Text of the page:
Just like pictures, paintings, and art, indoor house plants add an interesting flavor to any room. Unlike paintings or pictures, though, plants add life to your home and can even purify your air. Identifying which plans will work best in your home can be difficult, though. Continue reading below and let’s take a look at 50 indoor houseplants that are sure to brighten your living room space.
The dragon tree (Dracaena marginata), also known as dracaena, is a stiff-leaved plant that can grow to enormous sizes. While they rarely flower, dragon trees are drought-resistant plants that make a stunning addition to an indoor garden.
- Light: Bright, indirect light
- Water: Drought resistant, so start with every two weeks
The aloe plant (Aloe vera) is remarkable not only as a house plant but also as a remedy for burns!
- Light: Similar to succulents – bright, direct sunlight
- Water: Very minimal water needs, think 2-3 times/month in the summer
These plants derive their name from the odd, scaly look of their leaves. They typically stay under 3 feet, so they make a great indoor addition.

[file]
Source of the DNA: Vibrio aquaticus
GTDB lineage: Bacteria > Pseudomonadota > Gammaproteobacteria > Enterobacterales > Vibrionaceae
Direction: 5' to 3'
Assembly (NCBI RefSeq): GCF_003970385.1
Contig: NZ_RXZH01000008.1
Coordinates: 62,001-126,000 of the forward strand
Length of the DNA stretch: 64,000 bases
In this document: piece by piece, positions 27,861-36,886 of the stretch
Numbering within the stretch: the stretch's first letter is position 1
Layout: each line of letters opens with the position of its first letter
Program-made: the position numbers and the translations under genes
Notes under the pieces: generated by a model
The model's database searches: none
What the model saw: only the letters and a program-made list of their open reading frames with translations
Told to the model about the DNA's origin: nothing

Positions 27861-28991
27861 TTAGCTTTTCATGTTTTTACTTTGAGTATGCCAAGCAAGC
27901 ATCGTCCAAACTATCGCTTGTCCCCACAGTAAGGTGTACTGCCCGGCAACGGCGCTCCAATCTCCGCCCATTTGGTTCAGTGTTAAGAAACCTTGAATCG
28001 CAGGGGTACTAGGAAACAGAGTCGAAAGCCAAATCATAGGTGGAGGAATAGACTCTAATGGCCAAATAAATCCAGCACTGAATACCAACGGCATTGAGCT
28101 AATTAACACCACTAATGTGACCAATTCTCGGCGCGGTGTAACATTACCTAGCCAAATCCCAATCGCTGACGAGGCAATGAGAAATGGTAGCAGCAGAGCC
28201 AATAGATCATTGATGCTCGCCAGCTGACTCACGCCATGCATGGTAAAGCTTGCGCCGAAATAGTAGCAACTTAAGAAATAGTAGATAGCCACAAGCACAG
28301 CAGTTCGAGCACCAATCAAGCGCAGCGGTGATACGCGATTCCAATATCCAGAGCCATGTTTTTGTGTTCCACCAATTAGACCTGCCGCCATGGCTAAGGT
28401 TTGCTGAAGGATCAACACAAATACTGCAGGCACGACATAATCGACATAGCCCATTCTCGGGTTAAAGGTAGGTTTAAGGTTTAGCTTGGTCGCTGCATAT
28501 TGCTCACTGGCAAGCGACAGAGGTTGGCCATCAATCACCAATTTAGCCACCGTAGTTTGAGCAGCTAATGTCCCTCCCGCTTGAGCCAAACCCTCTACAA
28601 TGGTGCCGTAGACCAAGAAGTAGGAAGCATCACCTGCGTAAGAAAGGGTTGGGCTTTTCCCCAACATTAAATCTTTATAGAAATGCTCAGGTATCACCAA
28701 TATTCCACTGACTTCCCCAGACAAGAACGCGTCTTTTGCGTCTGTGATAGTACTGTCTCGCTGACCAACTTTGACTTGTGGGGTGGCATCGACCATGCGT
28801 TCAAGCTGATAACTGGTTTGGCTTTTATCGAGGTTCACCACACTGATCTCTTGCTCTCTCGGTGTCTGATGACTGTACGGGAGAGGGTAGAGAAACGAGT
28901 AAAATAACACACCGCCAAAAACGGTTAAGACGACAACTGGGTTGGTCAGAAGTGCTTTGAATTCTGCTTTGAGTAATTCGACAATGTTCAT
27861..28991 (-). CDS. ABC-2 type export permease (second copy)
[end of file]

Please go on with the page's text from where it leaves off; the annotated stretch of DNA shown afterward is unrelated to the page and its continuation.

- Light: While these plants like light, they generally need indirect sunlight or shade.
- Water: They love water! Every other day should be fine in most growing zones.
These tropical plants have recently become popular in the United States. They are Epiphytes meaning they grow on other plants. As such, they are usually mounted to a wall or board.
- Light: Bright, indirect
- Water: Because they are tropical plants, their watering regime is a little different. Roughly once per week, the roots should be submerged in water for 1-2 minutes. Following this, the entire plant should be misted with a spray bottle, focusing on the fronds.
Cacti generally belong to the family Cactaceae. There are roughly 2,000 described species.
- Light: These desert plants love as much bright, direct sunlight as you can give them.
- Water: Minimal! They are used to drought, so err on the side of less water – 1-2 times per month.
The Alocasia genus contains roughly 80 species. Most of them make great houseplants due to their ease of care and striking foliage.
- Light: Bright, indirect
- Water: These plants tend to have low water needs, but like humid environments. Start by watering 1 time/week with mistings every other day.